Further, 77 percent expect to also use those same smartphones to get their personal email during this period, and 68 percent will use it for social networking.
“As the boundaries between work and home dissolve, the boundaries between devices that are solely for work or solely for personal use are being broken,” Lee pointed out.
With social networking sites being prime targets for cybercriminals, smartphone owners who employ their devices for both work and personal use could easily endanger corporate networking infrastructures.
“If malware is installed on a mobile device, then anything the user of the device does, the malware can do too,” Symantec’s Lee warned. “IT security needs to address the ingress of malware through Web browsing, email, USB devices or SMS messages.”
Mobile malware attacks will grow in 2011, IID predicts. The company expects more rogue mobile apps and the emergence of attacks targeted at vulnerabilities in smartphones’ operating systems or in popular apps.
Yesterday’s Tools Can’t Fight Tomorrow’s Threats
IT security is fighting a losing battle because it’s using traditional approaches to fight a new type of problem.
“The predominant network security strategy for enterprises historically has been to harden the network perimeter and control access to that internal network,” Lars Harvey, CEO of IID, told TechNewsWorld. However, the proliferation of mobile devices in the enterprise takes the teeth out of this approach.
“Mobile devices blur the physical and logical boundaries of the enterprise network while multiplying and diversifying the access points to it,” Harvey explained.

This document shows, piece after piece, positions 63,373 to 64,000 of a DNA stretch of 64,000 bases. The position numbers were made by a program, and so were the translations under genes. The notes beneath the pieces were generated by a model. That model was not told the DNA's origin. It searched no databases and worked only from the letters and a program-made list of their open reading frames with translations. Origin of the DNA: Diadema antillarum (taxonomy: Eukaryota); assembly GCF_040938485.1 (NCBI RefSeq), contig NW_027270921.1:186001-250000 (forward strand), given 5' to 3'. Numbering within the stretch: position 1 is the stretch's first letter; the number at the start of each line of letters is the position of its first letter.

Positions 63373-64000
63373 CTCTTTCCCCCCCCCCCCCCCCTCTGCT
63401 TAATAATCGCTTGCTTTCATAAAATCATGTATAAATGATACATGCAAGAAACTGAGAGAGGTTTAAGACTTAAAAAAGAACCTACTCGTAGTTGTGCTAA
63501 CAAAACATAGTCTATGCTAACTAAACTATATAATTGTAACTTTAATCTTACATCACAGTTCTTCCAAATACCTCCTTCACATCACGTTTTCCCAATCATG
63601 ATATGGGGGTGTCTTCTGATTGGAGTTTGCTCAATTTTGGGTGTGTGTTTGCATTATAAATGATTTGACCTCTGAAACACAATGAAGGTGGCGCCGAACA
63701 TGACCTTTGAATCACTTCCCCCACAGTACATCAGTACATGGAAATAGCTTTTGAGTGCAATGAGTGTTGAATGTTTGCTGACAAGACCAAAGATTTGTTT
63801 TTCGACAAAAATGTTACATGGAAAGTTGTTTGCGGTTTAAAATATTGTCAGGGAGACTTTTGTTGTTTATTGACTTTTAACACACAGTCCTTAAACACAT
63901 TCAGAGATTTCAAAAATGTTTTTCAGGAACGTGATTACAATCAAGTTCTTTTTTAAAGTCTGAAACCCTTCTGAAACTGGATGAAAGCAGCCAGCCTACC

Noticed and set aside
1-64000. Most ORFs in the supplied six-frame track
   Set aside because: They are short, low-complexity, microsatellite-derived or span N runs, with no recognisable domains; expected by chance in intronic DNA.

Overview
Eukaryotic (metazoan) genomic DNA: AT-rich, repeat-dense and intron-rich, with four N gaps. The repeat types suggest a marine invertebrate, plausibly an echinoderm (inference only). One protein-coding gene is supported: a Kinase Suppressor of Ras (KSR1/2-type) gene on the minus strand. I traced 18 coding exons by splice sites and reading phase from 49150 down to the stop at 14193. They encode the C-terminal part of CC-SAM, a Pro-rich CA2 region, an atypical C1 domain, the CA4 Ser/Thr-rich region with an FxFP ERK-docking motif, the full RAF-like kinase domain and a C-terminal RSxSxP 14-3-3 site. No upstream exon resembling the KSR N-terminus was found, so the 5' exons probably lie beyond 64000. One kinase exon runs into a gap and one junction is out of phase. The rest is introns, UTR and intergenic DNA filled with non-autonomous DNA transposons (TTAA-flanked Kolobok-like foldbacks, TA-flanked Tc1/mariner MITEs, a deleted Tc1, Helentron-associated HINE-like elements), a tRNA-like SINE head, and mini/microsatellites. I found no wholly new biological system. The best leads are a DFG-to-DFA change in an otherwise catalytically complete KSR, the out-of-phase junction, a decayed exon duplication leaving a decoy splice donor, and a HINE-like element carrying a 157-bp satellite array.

Employing the same device for both personal and work use only makes things worse, exposing the enterprise to consumer-oriented threats and attack methods, Harvey said.
One possible solution is to combine user education with mobile apps that create a secure virtual environment on a mobile device, Harvey said. Further, enterprises should also add an “outside-in” layer to their defenses to protect against threats their traditional defenses aren’t prepared for or equipped to handle.
Enterprises should also monitor apps and app updates for malicious behavior, watch the network for signs that it has been compromised and analyze the behavior patterns of users and devices for signs of trouble, Harvey said.
Enterprises should also set up and implement policies around the usage of personal phones in the corporate environment, Agiliance’s George suggested. It’s best to automate the implementation, he recommended.
“This is a low-compliance, high-risk area, and you should focus on this,” George said.
One other thing: Tell C-level executives who insist IT connect their smartphones to the enterprise network to wait until the security infrastructure has been modified to handle new devices.
“If you don’t create the foundation that lets you see the risk of making decisions, you’ll always be behind the curve and be forced to put out fires,” George said.